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House OKs tighter sanctions against Iran’s nuclear aims
Question of the Day
The House yesterday overwhelmingly passed a bipartisan bill that toughens sanctions against Iran until the country dismantles its nuclear programs, with supporters saying the move is a “key component of our war on terror.”
Lawmakers voted 397-21 for the Iran Freedom Support Act, created “to hold the current regime in Iran accountable for its threatening behavior and to support a transition to democracy in Iran.”
The bill sends the message “the United States expects Iran to be a responsible member of the international community,” said House Majority Leader John A. Boehner, Ohio Republican.
But opponents from both parties argued the bill undermines diplomacy and is a first step to war with Iran.
Rep. Ron Paul, Texas Republican, said the measure reminds him of a 1998 congressional resolution that called for regime change in Iraq, which he thinks was the first step to the “very unpopular, expensive” Iraq war.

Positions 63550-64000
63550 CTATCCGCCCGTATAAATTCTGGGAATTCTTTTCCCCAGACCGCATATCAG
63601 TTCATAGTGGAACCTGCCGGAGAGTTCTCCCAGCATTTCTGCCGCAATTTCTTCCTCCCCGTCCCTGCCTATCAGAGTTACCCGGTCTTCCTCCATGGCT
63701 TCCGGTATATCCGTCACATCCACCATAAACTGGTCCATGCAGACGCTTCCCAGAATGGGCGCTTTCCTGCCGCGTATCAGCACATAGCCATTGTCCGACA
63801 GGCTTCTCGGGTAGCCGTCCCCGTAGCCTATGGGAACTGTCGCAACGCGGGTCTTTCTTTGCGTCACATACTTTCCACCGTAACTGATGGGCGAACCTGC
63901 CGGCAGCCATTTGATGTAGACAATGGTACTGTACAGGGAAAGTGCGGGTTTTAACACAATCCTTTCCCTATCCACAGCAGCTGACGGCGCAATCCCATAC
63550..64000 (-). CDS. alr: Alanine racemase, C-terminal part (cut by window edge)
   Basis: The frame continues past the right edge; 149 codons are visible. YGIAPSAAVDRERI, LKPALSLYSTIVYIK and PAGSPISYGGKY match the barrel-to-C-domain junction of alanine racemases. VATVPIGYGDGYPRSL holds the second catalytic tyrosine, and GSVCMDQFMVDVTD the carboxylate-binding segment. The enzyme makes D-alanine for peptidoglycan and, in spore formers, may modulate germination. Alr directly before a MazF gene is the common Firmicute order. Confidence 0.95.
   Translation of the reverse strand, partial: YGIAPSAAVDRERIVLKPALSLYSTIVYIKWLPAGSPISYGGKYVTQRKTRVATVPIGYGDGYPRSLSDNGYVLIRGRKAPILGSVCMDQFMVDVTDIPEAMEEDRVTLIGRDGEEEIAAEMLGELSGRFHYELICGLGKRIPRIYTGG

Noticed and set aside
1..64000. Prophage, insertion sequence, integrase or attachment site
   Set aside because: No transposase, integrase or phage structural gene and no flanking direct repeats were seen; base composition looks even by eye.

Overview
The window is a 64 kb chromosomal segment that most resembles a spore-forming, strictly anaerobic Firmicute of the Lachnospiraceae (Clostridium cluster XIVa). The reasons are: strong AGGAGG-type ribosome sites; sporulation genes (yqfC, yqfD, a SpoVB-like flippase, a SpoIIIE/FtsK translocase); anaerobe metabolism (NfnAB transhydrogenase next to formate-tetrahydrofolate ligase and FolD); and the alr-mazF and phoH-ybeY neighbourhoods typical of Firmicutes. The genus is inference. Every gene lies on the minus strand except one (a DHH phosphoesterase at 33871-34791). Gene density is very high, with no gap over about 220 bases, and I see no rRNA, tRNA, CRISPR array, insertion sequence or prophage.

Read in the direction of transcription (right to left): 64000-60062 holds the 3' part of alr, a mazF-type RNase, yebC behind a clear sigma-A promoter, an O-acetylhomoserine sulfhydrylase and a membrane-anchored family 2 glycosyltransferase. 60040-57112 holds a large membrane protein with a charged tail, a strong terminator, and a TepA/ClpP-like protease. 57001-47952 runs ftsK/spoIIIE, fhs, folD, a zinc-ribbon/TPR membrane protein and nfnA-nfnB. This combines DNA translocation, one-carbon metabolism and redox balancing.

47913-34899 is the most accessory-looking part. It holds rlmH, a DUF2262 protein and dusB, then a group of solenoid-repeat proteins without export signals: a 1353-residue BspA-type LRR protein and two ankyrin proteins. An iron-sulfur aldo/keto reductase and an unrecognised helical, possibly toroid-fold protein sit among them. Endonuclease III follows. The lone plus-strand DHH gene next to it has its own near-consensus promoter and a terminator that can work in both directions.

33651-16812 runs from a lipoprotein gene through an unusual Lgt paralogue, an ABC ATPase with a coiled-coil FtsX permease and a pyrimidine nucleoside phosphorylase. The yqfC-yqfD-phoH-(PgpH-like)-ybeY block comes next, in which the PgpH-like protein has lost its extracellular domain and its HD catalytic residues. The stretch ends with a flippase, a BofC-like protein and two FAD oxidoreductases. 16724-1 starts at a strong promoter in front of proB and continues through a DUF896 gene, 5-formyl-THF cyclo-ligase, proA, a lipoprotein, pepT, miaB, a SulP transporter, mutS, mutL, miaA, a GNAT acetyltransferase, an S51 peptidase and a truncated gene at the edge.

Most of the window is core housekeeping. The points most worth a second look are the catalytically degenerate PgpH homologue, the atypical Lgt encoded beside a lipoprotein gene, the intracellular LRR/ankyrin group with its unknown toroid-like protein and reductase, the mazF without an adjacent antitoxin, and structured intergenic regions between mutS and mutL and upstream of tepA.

Rep. Earl Blumenauer, Oregon Democrat, noted all lawmakers “hate this regime,” but he favors “strong, smart, constructive, diplomatic efforts” — characteristics that he says are not present in the bill.
“I am very worried about where this all ends,” he said.
Supporters repeatedly said the bill “does not authorize the use of force.”
“If the U.S. fails to act with clarity … the potential consequences of inaction could be catastrophic,” said Rep. Mike Pence, Indiana Republican. “This is real.”
Several supporters mentioned Iranian President Mahmoud Ahmadinejad’s recent statement that Israel “must be wiped off the map.”
Rep. Eric Cantor, who is Jewish, said Congress must take such threats seriously. “This bill should be the first step and not the last,” the Virginia Republican said.
That’s what opponents fear.
“It is bad for Iran to have a nuclear weapon, but there are things that are worse,” such as giving the country a reason to use one, said Rep. Jim Leach, Iowa Republican.
Rep. Dennis J. Kucinich said the Bush administration has “made a mess of international relations,” with the war in Iraq.
“Don’t we have enough problems in Iraq to clean up before setting the stage for another conflict with Iran?” the Ohio Democrat asked.
By Mark Davis
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